The trial court here granted summary judgment in favor of the police officials, which is appropriate only if there exists no genuine issue as to any material fact. Fed.R.Civ.P. 56(c). The movant has the burden of proving there is no genuine issue of any material fact, Adickes v. Kress & Co., 398 U.S. 144, 157, 90 S.Ct. 1598, 26 L.Ed.2d 142 (1970), and must show entitlement to summary judgment beyond a doubt. Madison v. Deseret Livestock Co., 574 F.2d 1027, 1037 (10th Cir. 1978). The opposing party must come forward to show the existence of a fact issue, unless the depositions and affidavits of the movant, standing alone, would not be enough for a directed verdict. Stevens v. Barnard, 512 F.2d 876, 878 (10th Cir. 1975).
In considering a motion for summary judgment, the materials presented by the parties must be viewed in the light most favorable to the party opposing the motion. United States v. Diebold, Inc., 369 U.S. 654, 82 S.Ct. 993, 8 L.Ed.2d 176 (1962). We therefore assume that McClelland was in some way deprived of his constitutional rights by the three subordinate officers. Both what occurred and whether he was deprived of constitutional rights would have to be proved by McClelland at trial, of course.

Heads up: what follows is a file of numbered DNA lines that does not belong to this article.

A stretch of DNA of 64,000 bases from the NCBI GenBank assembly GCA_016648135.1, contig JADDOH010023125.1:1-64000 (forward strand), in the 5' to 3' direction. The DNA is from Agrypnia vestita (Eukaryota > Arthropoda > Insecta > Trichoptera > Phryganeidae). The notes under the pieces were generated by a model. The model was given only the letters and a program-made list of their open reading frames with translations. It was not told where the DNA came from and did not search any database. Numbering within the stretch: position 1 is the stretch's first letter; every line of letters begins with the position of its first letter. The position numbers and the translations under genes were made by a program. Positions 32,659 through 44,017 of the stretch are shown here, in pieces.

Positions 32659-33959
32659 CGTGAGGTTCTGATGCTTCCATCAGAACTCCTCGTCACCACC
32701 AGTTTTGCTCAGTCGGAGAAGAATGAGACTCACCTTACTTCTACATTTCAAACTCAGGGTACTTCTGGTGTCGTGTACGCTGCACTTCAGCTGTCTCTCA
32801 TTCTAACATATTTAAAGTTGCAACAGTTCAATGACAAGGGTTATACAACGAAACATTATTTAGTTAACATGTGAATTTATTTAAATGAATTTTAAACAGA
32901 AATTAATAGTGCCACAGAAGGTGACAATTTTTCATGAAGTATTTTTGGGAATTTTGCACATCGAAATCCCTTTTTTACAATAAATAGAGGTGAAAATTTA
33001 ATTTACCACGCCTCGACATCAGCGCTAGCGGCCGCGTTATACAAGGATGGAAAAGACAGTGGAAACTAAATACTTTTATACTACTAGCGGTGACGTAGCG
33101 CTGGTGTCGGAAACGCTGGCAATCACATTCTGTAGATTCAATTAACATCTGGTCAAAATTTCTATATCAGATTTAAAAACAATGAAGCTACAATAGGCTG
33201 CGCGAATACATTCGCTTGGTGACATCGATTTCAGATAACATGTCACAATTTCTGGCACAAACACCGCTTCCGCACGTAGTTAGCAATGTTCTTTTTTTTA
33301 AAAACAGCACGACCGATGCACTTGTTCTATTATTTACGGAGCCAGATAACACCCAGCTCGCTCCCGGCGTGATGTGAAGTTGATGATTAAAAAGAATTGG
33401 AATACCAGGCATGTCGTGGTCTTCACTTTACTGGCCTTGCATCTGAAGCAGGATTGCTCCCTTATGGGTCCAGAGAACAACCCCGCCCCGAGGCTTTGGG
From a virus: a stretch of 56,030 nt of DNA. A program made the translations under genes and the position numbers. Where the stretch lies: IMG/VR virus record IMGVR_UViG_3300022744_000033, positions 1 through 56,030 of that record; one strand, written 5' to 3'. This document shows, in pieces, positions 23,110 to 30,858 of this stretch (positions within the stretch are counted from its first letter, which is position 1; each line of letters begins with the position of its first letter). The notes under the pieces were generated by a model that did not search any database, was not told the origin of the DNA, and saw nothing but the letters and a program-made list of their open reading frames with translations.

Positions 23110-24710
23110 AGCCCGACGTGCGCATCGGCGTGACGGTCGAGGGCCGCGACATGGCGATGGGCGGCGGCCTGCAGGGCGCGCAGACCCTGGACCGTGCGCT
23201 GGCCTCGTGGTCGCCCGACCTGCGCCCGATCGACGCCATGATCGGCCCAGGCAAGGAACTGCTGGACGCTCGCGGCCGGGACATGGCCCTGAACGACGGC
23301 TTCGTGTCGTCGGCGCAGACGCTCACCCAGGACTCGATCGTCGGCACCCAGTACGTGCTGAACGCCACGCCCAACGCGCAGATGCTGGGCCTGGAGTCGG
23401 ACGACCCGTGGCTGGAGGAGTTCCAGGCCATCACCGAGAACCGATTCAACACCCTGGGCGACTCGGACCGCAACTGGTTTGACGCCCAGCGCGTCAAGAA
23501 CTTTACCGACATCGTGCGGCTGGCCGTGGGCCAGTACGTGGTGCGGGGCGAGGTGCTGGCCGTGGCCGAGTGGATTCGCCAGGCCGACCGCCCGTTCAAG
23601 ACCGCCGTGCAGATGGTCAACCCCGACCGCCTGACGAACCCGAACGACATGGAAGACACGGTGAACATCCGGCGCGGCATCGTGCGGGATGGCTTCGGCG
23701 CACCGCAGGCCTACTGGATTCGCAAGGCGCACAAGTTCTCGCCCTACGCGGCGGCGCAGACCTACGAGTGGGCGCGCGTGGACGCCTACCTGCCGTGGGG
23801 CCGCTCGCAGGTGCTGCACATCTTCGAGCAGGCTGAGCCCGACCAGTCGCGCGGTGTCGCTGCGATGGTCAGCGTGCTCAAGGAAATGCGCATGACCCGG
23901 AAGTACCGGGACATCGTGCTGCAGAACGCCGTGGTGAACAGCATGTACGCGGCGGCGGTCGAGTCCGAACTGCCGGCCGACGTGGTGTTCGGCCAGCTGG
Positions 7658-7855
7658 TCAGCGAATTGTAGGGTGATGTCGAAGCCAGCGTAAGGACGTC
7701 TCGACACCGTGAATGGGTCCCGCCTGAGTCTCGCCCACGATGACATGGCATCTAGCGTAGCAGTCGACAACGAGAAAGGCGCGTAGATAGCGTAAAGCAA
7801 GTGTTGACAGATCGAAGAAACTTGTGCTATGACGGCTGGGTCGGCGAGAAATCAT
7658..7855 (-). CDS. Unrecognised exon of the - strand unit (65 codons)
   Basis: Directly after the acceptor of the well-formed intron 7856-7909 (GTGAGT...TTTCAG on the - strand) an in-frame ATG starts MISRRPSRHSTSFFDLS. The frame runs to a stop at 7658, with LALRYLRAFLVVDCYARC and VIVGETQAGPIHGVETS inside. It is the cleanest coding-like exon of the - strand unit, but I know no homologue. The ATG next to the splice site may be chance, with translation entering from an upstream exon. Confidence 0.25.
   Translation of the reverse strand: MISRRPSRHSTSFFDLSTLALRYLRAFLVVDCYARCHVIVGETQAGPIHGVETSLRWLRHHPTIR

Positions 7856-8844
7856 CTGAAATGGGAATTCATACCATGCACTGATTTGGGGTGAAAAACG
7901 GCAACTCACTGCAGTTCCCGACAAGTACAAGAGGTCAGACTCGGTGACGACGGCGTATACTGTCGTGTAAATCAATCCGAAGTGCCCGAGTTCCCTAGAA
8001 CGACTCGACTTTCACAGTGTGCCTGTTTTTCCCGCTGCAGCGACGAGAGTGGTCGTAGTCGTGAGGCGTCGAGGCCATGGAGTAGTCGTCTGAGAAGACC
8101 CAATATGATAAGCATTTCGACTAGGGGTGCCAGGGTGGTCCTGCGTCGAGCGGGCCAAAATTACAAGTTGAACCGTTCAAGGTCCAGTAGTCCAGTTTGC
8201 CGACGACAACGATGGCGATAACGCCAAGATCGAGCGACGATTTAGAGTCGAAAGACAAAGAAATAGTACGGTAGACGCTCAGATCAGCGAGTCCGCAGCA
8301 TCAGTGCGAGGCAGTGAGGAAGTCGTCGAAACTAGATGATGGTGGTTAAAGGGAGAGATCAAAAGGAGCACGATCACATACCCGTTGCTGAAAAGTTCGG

McClelland sets out basically two duties we will consider separately. First, he alleges negligence in the police chiefs' duty to train subordinates and to establish department procedures that will provide protection for people's constitutional rights. Regardless of the standard of care, we hold there is no genuine issue of fact on the question whether this duty was breached.